|Bella and Charlie at the Houston Arboretum|
First off, there's Bella, who's eight. She is by far one of the sweetest little girls, if not human beings, I've ever met. Here's a perfect example: the other day my mother-in-law slammed Bella's middle finger in the car door, and when I say slammed, I mean all the way closed. Bella tried her very best to keep a stiff upper lip, but when her finger started turning black, she kind of lost it and started wheezing out a noise that was a cross between a moan and a howl. Meanwhile, my mother-in-law, also known as "Honey," had also fallen apart COMPLETELY, and was beside herself with anguish. But Bella, who always worries about other peoples' feelings, was troubled that her grandma was upset, and shakily tried to comfort her through teary jags, saying, "Don't worry, Honey, it's not your fault...it was MY fault because I put my finger in the way of the door." Three hours later, as we're waiting at the emergency room she whispers to me, "I'm sorry you have to go to all this trouble for me, Mom. I won't let it happen again." Ugh -- heart wrenching.
Bella wrote a poem at school recently and the last lines were, "Peace flies through the wind on a Saturday night. Peace lives in my family room by the fireplace. Peace walks down my street in the afternoon." When I read this I nearly cried because it's just so honest and so pure, and also because there's no question that my daughter is a far better and more appreciative person than I am.
Bella does have her faults, however. She is as dramatic as they come, and once she starts sobbing it's virtually impossible to get her to stop. And she's not one of those quiet, docile criers. When she cries, she cries LOUD, and her mouth uncannily resembles the shape of a giant peanut shell (it takes everything in my power not to laugh at this.). Furthermore, Bella is super skinny, and when I hold her and rock her, which is usually the only way I can get her to calm down, I feel like I'm holding a moving bicycle in my arms, limbs and elbows poking at me everywhere. I think I may even have some bruises leftover from her last episode.
But there's really nothing sweeter than a little girl, and I feel blessed beyond measure to have a daughter that loves me and wants to be with me 100% of the time. Now Charlie, on the other hand, couldn't give a SHIT about spending time with me. This kid, who's five, wants to do WHAT he wants to do WHEN he wants to do it. Usually that consists of building Legos, drawing, watching Pinky Dinky Doo, and eating white, tasteless foods (namely, tortillas, string cheese and bread, in that order. It's actually shocking that he's not more constipated.).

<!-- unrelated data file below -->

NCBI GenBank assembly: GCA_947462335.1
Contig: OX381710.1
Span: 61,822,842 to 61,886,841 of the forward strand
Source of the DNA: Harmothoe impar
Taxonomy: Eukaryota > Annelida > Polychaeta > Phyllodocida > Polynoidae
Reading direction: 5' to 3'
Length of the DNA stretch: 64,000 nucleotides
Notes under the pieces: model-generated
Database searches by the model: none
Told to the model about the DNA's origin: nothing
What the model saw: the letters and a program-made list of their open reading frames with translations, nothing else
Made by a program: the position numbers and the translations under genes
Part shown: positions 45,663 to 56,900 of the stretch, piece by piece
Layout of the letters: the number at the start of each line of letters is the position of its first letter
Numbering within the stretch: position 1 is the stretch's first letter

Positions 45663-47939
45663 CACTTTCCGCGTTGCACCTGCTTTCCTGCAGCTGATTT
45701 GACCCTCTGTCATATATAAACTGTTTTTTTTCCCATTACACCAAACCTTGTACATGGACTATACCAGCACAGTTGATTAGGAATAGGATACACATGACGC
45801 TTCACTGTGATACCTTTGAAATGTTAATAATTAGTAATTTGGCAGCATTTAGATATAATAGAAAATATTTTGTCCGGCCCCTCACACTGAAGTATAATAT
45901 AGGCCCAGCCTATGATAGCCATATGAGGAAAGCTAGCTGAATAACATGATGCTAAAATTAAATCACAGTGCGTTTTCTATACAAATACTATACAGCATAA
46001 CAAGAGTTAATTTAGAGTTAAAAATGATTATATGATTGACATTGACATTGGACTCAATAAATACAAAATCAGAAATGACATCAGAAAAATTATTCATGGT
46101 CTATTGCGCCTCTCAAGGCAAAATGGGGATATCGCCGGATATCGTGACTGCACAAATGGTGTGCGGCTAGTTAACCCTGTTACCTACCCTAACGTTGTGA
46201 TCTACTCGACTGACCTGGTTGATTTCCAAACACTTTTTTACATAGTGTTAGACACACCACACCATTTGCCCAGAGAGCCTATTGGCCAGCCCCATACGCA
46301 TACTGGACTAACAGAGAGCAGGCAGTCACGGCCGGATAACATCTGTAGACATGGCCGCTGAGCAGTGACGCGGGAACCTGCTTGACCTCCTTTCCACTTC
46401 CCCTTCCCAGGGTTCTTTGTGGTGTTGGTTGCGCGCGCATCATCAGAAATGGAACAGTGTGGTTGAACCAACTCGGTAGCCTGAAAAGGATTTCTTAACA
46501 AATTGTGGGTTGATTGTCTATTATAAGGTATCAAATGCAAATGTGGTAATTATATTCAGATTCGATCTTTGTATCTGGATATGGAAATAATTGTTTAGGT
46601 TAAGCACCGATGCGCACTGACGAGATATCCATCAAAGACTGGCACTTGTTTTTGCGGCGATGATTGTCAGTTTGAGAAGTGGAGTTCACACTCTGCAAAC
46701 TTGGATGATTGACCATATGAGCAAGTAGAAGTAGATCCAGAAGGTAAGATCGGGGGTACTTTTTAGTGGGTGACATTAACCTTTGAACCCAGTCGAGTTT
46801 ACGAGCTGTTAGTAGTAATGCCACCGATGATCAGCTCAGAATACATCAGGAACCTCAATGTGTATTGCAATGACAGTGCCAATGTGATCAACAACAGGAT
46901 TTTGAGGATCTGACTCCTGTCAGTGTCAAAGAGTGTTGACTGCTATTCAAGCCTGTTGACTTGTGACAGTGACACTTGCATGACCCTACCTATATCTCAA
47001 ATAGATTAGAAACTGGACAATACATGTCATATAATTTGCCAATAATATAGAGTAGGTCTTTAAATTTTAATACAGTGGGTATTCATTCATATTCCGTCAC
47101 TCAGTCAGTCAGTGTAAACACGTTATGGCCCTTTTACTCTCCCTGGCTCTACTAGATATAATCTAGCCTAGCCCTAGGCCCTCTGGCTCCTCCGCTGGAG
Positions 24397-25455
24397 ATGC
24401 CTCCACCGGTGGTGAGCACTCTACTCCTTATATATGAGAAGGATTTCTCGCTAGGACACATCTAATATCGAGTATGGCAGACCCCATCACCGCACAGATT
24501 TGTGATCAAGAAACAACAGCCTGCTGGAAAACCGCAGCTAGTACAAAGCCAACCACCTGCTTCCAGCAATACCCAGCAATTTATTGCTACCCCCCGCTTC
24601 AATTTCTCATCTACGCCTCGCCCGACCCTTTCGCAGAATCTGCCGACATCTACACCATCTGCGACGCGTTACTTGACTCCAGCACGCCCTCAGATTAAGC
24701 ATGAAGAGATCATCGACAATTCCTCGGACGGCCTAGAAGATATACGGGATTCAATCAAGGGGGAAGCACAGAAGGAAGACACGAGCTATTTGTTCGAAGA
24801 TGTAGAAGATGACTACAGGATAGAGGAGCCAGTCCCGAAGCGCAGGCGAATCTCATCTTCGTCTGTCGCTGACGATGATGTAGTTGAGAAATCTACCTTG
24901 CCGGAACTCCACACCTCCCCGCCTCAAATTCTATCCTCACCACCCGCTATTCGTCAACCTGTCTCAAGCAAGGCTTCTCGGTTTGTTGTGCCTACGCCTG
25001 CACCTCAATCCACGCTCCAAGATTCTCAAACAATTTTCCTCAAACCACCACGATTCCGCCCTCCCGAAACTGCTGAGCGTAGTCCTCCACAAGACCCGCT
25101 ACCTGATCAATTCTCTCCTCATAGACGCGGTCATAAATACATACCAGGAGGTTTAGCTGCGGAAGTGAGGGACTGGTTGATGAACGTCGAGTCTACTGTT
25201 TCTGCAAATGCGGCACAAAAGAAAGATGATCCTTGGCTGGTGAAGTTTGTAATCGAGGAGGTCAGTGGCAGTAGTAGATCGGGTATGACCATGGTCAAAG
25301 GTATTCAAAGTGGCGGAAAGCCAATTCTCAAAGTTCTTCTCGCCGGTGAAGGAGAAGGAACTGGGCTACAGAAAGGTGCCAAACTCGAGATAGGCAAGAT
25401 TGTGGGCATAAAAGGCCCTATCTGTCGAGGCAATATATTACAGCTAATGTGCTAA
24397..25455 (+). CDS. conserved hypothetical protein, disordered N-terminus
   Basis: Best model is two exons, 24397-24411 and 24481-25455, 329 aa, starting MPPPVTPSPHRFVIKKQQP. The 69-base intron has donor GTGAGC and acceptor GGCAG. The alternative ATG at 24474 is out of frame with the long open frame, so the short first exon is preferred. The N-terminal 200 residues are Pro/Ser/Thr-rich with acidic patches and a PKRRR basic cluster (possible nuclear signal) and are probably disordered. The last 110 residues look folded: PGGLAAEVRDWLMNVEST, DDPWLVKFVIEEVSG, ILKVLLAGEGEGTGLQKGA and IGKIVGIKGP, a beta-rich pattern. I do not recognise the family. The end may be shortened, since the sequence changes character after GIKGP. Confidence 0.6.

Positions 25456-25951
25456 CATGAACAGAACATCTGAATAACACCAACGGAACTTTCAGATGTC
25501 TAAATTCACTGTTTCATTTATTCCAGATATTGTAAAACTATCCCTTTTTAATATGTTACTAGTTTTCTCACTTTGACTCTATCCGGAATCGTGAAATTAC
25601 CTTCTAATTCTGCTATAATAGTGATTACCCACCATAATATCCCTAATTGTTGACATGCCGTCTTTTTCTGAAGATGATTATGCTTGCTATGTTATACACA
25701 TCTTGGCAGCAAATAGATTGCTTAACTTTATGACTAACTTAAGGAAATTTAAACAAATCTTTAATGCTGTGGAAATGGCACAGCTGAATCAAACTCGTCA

Charlie is breathtakingly handsome (I'm perhaps a tad biased), and the girls LOVE him. Literally, when I pick him up from school he has a throng of lasses chasing him and trying to tackle him so they can play doctor and patient (Charlie is always the patient, smart boy.). He also loves to adore himself in his reflection. He often stands naked on the bathroom counter and preens in the magnifying mirror as he soulfully sings the lyrics to his mystifyingly favorite song, "Jessie's Girl."
Charlie loves to do anything related to art, which I suppose he got from my father, and he'll spend hours drawing, building, or play-dohing. This visual and observant nature of his creates in him a certain softness and intuitivism, and therefore he's a genuinely sensitive and kind little boy. If he knows that you're sad that he has a Rice Krispie treat and you don't, he'll immediately cut his in half, no matter how ravenous he is. He'll take the blame at school for something he didn't do so Tommy won't get another time-out. And he is wonderfully gentle with children younger than himself, even tiny babies.
The kid can be a challenge, however. He is annoyingly impatient to the point of insanity, and he has a tremendous amount of difficulty in expressing himself. He is one of those inward types, whereas Bella and Teddy are so expressive you know every nuance of every emotion they experience (which can also be fucking exhausting). Charlie retreats into himself and it is hard to get him to talk -- about anything. And I often feel guilty for the simple fact that he is a middle child, and that he subsequently gets a little shorthanded in the attention department. But as a parent, the only thing I can do is my best, and thus I continually tell Charlie how special he is, and encourage (or beg) him daily to talk about his feelings.
Honestly, I feel so very proud of my three children, and so truly grateful that they are as happy and healthy as children can be. Parenting is definitely the most challenging, as well as the most rewarding, thing I have ever done. It is a constant exercise in selflessness, but it is one that I would do over and over again. And I know my children will adore me forever, but that they will also break my heart at times, as we all did with our own parents.
And the truth is, I wouldn't have it any other way.